The basic premises that we are working with to help reduce grasshopper populations are: (1) that most of the rangeland pestiferous grasshopper species are favored by vegetation with an open canopy and numerous patches of bare ground, and (2) that some cultural management practices can be used to modify the vegetation structure in order to produce microhabitats less favorable for grasshoppers. The changes in the vegetation that will negatively affect grasshopper populations are increases in live plant basal cover, decreases in open areas in vegetation canopy cover, and increases in plant biomass. Improvements in these vegetation parameters will yield lower temperatures, higher relative humidity, and reduced irradiation within the grasshopper microhabitat. These changes in the grasshopper microhabitat will negatively affect nymphal growth and survival and will result in reductions in the population.

Many of the areas which have histories of grasshopper population buildup are cool-season domesticated grass hay fields and pastures. These "hot spots" are most likely a result of relatively sparse vegetation with open canopy and numerous dry, bare soil areas. Some commonly used management practices perpetuate these favorable habitat areas for grasshoppers. Mowing crested wheatgrass in late June and July after the flowering stage promotes the bunch growth form of crested wheatgrass and produces relatively low basal cover (23.3%) and large amounts of bare soil, ranging from 21.9% to 50.9% of the area (Manske 1995b); these conditions provide habitat for grasshoppers.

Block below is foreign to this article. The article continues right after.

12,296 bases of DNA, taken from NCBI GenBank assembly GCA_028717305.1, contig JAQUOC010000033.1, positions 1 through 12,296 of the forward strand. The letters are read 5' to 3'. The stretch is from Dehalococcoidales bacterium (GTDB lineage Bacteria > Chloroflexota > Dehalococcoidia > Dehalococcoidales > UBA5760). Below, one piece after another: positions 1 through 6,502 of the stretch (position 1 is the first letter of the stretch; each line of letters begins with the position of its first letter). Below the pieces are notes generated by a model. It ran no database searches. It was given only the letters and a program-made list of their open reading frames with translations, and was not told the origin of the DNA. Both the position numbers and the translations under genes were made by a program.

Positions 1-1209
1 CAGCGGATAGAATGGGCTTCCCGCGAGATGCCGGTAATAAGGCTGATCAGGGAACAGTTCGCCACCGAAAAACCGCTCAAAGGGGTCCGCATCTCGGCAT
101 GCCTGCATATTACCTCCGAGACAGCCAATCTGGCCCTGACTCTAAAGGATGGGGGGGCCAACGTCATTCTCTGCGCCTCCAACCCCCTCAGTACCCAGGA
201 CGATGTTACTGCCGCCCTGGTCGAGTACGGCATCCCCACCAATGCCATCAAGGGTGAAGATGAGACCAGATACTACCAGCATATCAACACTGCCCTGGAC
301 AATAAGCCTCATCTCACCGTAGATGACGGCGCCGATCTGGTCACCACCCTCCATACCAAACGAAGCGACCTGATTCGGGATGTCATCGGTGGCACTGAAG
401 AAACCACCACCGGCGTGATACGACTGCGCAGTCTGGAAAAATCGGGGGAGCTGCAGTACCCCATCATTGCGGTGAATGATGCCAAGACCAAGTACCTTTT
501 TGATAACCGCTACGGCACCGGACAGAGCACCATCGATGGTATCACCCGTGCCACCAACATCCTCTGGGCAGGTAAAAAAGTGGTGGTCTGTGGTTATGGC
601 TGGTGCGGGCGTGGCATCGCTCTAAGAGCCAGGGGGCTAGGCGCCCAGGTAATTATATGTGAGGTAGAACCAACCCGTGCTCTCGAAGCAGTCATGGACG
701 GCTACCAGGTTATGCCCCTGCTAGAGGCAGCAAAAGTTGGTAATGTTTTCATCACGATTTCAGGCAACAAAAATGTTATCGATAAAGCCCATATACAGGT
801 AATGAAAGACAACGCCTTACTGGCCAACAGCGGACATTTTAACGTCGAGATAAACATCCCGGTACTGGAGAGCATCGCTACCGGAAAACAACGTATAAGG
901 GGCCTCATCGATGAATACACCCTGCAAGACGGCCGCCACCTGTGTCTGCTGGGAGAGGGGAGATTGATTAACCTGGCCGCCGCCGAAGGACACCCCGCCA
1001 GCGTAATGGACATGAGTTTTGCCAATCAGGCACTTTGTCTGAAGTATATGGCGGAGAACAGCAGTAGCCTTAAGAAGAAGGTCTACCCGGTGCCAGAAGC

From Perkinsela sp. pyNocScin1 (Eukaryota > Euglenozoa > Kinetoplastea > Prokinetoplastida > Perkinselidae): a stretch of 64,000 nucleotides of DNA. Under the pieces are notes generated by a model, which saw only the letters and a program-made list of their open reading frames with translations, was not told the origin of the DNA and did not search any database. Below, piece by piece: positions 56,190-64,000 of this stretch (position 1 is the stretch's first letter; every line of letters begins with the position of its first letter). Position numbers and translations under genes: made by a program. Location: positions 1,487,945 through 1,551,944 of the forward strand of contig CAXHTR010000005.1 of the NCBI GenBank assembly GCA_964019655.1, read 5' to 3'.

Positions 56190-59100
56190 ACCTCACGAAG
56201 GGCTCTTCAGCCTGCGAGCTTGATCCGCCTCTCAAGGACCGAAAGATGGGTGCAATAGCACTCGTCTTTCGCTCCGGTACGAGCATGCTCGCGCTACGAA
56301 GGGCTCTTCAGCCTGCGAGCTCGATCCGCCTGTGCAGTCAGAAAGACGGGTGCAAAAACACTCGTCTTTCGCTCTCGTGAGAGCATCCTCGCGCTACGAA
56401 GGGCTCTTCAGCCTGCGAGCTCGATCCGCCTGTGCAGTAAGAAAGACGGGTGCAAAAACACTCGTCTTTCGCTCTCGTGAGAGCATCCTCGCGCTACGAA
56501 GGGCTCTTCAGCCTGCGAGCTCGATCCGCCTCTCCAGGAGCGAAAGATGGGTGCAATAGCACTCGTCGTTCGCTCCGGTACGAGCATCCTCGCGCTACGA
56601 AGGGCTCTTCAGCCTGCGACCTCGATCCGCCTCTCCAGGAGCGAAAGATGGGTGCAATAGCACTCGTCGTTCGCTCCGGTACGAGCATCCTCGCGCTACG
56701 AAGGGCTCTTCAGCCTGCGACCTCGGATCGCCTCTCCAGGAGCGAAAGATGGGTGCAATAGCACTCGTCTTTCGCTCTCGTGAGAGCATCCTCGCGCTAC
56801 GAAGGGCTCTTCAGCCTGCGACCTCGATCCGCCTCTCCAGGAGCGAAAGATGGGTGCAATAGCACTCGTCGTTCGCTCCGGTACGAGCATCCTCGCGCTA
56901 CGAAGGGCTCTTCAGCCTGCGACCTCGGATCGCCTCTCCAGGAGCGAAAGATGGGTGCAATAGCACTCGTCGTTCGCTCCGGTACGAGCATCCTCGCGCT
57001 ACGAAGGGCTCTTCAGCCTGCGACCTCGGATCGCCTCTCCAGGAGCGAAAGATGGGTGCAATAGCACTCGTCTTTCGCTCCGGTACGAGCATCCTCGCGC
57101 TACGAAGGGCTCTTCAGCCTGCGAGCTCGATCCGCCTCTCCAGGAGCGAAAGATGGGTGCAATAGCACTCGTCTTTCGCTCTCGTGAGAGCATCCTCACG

Mowing the hay fields before the flower stage will cause these areas to become less favorable for grasshoppers by stimulating tiller production, increasing basal cover, and reducing the bare ground areas. As a bonus, the harvested hay will be of better quality and the pounds of protein harvested per acre will be greater. Another method to improve crested wheatgrass hay fields is to graze them lightly in the early spring for a few years to stimulate tillering and increase basal cover.

A very common management practice that favors grasshoppers is the double-use treatments of grazing and haying of crested wheatgrass during the same year; this practice significantly decreases crested wheatgrass basal cover and increases percent open ground not covered by vegetation canopy (Manske 1995b). Areas of crested wheatgrass that have had high grasshopper numbers in the past should not have double-use in the same year. Mowing crested wheatgrass after the flower stage and applying double-use treatments on crested wheatgrass during the same year reduce basal cover and increase bare areas and are very favorable for increases in pest grasshopper numbers.